I think what happened to Japan (essentially 20+ years of non-performing housing and stock markets) is an interesting example because what happened to them (older population, extremely overheated housing and stock markets) parallels so much of what we are facing. Of course, we have the added advantage of issuing worldwide reserve currency but if we aren’t careful and abuse this, we could be in an even worst problem than what happened to Japan.

    • UH2L says:

      One thing to remember is that the Baby Boomers are beginning to pass away. Their saved money may become inherited money that gets spent. Plus, our population is still growing. That means more demand for everything in the long term.

  • Brutus Beefcake says:

    1) You had your money in stocks when you’re “planning to buy a house within 1-2 years”? Bummer for you.
    2) We should also sell in a buyer’s market? Even though “the stock market is always the best possible investment when the time horizon is 10+ years”? Bummer for us.

    Classic advice. Buy high, sell low. Get a job on Wall Street.

    • MoneyNing says:

      Brutus: I don’t think having money in stocks is really a bummer for me 🙂 No matter when you need to buy a house, everyone should always have investments in multiple asset classes.

      Like I said, I’m not trying to give advice here. I’m only trying to tell everyone what may happen in the CA housing market and what I’m doing currently based on the future.

      I fear that most of us think about the past too much when we think about our investments. The Dow was 14,000 and it’s now at 8,000, but it doesn’t mean that buying now is buying low, which everyone who bought when the Dow went back up to 9,000 in January can certainly tell you.

      I’ve been fortunate that my stocks is down about 20% from the all time highs (about 10% of our overall financial portfolio), but I attribute that to dumb luck more than prudent skill. In hindsight, it was of course better to sell everything in October of 2007, but it wasn’t really a realistic assumption to make even considering that I want to purchase a house since the home buying date is a moving target as well.

      Quite honestly, I’m as pissed off about Wall Street as you are. However, I believe that they were just acting on greed, which in a sense isn’t really worst off than all those home buyers who overstretched or many of us in society for that matter.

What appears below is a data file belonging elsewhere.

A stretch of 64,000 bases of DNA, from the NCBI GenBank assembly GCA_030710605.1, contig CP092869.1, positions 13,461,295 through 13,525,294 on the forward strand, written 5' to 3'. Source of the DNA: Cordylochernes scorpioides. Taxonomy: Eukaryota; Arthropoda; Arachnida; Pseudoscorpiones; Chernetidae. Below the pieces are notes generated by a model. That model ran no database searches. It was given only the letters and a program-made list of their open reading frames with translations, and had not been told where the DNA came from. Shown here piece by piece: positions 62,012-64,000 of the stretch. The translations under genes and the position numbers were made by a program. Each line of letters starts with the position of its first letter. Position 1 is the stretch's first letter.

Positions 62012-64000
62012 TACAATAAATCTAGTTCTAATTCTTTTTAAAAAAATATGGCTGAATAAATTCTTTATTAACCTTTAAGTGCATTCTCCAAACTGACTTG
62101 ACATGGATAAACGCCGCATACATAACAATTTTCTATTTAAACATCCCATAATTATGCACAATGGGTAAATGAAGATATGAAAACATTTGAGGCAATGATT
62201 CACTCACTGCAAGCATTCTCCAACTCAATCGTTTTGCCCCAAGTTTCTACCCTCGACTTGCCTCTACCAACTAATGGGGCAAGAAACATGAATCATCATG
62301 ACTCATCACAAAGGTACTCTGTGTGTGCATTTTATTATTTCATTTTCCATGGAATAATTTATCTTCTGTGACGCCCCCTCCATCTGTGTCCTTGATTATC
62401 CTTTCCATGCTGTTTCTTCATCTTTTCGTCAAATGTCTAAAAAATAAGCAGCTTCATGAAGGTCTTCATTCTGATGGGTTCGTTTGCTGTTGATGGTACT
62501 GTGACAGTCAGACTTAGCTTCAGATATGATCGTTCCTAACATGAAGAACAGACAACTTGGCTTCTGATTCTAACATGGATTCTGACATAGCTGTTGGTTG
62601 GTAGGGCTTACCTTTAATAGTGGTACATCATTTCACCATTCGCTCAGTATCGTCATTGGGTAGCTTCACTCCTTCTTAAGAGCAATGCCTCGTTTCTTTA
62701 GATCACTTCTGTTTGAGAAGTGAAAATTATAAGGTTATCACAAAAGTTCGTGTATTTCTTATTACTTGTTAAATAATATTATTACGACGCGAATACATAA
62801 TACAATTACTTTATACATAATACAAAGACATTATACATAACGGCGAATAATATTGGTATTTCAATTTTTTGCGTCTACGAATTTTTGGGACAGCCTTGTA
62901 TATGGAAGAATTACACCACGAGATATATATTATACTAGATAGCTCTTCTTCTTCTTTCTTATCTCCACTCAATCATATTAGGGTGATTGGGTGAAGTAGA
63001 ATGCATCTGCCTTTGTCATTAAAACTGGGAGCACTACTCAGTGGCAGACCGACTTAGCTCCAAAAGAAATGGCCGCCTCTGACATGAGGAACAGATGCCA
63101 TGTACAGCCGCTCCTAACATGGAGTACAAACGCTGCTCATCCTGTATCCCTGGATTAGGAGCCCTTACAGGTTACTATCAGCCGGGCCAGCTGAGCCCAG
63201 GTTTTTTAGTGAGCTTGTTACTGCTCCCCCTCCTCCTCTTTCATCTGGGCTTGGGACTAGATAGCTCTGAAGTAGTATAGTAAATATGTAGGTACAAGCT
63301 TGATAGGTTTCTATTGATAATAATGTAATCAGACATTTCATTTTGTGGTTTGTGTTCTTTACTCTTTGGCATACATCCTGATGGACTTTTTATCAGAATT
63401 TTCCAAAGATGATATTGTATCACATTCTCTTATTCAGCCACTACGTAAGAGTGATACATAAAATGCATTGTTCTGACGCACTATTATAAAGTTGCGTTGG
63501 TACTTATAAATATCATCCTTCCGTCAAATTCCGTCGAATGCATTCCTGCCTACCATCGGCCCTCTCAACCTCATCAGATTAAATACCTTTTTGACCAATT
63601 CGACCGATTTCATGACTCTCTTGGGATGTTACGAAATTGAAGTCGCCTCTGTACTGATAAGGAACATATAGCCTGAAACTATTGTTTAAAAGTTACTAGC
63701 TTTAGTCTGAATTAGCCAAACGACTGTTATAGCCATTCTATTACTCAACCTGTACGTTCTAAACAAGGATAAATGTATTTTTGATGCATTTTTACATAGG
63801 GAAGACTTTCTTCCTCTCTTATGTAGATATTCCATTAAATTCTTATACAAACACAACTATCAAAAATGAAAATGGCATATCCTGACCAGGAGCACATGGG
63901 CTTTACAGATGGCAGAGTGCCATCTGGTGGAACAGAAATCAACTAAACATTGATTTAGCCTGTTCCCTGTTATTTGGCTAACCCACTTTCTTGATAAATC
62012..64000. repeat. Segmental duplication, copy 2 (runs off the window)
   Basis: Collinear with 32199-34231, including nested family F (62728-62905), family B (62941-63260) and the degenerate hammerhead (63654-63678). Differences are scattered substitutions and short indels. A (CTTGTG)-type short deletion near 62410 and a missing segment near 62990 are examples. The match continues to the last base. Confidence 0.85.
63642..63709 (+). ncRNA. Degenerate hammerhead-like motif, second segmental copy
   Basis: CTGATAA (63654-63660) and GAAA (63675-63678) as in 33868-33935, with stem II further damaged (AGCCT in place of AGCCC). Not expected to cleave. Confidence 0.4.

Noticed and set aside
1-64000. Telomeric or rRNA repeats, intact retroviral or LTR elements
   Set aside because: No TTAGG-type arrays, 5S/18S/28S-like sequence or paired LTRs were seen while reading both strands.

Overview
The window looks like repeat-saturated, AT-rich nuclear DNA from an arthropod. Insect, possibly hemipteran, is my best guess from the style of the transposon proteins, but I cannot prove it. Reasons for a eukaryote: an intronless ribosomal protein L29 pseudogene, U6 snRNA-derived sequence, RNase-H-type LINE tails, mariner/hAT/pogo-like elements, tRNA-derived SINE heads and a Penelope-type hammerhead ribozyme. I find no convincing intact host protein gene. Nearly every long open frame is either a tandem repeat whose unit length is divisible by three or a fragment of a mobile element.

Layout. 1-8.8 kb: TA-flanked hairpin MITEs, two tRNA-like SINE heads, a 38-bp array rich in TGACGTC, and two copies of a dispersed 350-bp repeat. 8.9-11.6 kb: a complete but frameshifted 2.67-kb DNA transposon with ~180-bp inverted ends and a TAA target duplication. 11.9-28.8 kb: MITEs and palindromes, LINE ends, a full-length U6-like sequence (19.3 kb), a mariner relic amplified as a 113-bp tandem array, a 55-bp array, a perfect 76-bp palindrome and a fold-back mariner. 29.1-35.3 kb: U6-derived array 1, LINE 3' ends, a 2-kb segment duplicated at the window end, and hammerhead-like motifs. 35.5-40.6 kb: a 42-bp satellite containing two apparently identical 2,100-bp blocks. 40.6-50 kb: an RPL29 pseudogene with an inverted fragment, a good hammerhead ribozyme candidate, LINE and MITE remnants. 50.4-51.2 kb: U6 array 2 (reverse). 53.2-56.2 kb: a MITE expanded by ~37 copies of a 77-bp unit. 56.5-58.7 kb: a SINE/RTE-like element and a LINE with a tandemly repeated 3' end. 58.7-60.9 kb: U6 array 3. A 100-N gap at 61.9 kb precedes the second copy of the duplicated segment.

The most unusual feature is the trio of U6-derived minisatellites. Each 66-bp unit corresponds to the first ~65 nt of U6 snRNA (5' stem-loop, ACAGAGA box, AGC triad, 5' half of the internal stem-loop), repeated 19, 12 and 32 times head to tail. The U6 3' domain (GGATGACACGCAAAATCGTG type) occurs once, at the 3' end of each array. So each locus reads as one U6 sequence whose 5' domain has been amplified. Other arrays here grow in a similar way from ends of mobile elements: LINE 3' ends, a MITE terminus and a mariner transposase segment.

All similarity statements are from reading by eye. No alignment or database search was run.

We all just want to be better than we really are.

  • You don’t have to sell investments (that you would otherwise prefer to own) just because you are afraid of a crash, or may need the money in a year or two.

    You can protect the value of your assets by adopting a conservative option strategy. In your situation I recommend the collar. For a stock you own, buy a put option (guaranteeing the the right to sell stock at a predetermined price – which you get to choose). To pay for that put option, you sell a call option that grants someone else the right to buy your stock at a predetermined, but higher than current, price.

    With collars, you can still earn a decent profit, but losses are limited. This works like any other insurance policy. You can set the deductible (maximum loss) wherever you want it.

    This is far more flexible than just selling your stocks and gives you something that selling cannot – profit potential, if stocks continue to rally. It amazes me that this strategy is not more widely used – but financial planners and advisers simply don’t understand how it works and stockbrokers don’t tell their customers.

  • George says:

    I agree. The markets will probably go down a lot more. Especially the housing market. I don’t think the government will be able to spend enough money to stop it.

    And, it’s not limited to Nor Cali. It’s in most places in the US, and many places around the world.